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The London Necropolis Railway was a railway line opened in November 1854 by the London Necropolis Company (LNC), to carry corpses and mourners between London and the LNC's newly opened Brookwood Cemetery 23 miles (37 km) southwest of London in Brookwood, Surrey. At the time the largest cemetery in the world, Brookwood Cemetery was designed to be large enough to accommodate all the deaths in London for centuries to come, and the LNC hoped to gain a monopoly on London's burial industry. The cemetery had intentionally been built far enough from London so as never to be affected by urban growth and was dependent on the recently invented railway to connect it to the city.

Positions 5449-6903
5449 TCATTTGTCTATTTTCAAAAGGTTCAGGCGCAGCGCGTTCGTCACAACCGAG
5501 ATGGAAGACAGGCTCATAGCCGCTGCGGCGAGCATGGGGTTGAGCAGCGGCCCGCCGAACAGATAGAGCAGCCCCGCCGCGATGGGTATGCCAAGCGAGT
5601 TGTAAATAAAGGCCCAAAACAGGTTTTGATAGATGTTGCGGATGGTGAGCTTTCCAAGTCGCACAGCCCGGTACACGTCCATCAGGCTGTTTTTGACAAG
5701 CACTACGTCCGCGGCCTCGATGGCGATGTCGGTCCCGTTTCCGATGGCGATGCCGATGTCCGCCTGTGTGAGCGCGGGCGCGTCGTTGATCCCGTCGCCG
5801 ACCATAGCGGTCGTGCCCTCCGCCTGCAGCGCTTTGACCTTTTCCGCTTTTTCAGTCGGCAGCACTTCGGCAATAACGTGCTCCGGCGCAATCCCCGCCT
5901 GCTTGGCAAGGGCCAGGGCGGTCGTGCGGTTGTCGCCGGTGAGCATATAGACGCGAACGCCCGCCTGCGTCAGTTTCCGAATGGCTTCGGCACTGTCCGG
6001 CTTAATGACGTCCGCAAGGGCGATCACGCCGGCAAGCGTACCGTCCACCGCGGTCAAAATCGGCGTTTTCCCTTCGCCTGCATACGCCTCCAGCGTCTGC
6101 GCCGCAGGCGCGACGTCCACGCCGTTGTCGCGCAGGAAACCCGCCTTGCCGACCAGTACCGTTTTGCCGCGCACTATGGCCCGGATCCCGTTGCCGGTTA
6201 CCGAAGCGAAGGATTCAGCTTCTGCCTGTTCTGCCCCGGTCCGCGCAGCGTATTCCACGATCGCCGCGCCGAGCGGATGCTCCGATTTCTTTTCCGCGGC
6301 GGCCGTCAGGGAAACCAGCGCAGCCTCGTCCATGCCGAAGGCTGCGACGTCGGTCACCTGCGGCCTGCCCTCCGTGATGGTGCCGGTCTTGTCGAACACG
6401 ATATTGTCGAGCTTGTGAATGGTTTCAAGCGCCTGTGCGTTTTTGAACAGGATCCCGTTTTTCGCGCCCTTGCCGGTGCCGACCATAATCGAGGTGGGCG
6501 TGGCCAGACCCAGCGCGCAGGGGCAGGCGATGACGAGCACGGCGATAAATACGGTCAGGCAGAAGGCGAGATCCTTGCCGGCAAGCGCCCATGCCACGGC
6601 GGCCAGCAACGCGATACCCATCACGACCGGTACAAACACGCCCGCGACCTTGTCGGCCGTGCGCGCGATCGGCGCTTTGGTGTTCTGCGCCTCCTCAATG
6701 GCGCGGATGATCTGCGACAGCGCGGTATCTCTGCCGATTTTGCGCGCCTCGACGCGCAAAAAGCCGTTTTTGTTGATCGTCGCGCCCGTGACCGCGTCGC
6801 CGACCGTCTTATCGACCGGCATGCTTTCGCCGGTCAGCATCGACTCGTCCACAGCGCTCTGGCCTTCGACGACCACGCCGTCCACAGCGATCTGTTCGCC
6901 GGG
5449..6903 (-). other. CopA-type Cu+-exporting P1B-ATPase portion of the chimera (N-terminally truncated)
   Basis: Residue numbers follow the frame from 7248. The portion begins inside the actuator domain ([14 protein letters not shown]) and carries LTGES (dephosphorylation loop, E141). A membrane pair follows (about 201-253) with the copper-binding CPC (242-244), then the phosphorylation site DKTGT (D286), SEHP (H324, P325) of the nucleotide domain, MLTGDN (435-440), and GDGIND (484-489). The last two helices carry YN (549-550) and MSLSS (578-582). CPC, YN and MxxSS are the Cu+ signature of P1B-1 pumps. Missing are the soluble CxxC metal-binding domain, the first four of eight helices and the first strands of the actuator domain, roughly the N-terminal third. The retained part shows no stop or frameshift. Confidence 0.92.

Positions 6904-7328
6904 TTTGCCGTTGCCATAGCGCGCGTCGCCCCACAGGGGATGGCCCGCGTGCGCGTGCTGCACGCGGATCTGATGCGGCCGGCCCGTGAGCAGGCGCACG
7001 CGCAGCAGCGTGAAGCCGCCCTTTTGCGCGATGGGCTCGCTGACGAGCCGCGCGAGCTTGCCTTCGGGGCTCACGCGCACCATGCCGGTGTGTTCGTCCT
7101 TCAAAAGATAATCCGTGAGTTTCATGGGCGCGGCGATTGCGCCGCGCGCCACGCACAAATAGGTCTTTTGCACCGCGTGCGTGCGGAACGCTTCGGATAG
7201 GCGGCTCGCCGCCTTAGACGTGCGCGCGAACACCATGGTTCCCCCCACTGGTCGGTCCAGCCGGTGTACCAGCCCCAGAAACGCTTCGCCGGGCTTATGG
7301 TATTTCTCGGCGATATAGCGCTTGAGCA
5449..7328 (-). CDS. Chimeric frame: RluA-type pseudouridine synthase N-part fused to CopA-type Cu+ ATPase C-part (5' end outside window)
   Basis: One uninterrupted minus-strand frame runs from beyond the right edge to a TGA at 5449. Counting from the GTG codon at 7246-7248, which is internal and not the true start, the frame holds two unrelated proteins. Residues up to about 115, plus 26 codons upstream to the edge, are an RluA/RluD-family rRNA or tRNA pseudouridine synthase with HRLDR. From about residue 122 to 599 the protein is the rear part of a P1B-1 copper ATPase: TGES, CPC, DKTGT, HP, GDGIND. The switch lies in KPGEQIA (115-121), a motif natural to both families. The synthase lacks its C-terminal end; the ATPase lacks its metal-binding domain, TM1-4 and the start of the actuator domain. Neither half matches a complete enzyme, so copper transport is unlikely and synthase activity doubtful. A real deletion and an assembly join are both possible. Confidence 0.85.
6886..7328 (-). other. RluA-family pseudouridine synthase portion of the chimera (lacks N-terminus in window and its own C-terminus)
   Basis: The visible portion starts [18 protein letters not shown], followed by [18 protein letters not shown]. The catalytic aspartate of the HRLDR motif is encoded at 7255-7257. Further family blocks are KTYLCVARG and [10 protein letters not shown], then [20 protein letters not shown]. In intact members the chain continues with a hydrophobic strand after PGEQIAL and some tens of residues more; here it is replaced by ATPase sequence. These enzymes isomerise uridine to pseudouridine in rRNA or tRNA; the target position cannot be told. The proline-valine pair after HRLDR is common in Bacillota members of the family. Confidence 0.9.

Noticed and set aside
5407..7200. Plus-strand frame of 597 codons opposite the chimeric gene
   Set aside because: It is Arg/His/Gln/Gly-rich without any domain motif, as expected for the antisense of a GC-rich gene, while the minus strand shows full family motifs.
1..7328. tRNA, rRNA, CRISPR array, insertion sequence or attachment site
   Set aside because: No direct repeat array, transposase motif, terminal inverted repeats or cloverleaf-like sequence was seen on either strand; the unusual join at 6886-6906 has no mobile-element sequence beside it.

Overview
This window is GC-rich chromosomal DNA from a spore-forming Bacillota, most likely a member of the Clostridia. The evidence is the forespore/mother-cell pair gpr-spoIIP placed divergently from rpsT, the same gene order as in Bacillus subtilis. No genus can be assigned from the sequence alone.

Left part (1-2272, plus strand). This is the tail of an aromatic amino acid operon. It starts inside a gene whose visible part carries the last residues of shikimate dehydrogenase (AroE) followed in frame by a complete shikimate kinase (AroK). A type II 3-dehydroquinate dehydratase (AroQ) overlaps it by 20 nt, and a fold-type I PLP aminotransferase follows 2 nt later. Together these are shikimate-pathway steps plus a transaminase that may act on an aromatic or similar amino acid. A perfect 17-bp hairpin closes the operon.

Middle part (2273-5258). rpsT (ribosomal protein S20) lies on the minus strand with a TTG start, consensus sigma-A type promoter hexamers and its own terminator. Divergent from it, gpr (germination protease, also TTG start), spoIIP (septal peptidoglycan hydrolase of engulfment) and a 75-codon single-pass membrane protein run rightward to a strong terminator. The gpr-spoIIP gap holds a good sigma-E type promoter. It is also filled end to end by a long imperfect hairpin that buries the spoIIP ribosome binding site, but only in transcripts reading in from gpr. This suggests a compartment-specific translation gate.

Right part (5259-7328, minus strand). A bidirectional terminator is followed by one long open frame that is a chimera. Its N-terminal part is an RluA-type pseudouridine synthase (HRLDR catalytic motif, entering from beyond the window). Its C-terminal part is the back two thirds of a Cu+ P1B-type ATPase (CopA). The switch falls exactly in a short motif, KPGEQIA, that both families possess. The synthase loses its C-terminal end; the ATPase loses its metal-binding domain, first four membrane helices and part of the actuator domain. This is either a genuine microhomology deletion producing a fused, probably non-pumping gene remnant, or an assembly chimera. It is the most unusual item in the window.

The railway mostly ran along the existing tracks of the London and South Western Railway (LSWR) but had its own branches from the main line at both London and Brookwood. Trains carried coffins and passengers from a dedicated station in Waterloo, London, onto the LSWR tracks. On reaching the cemetery, the trains reversed down a dedicated branch line to two stations in the cemetery, one for the burial of Anglicans and one for Nonconformists (non-Anglicans) or those who did not want a Church of England funeral. The station waiting rooms and the compartments of the train, both for living and for dead passengers, were partitioned by both religion and class to prevent both mourners and cadavers from different social backgrounds from mixing. As well as the regular funeral traffic, the London Necropolis Railway was used to transport large numbers of exhumed bodies during the mass removal of a number of London graveyards to Brookwood.

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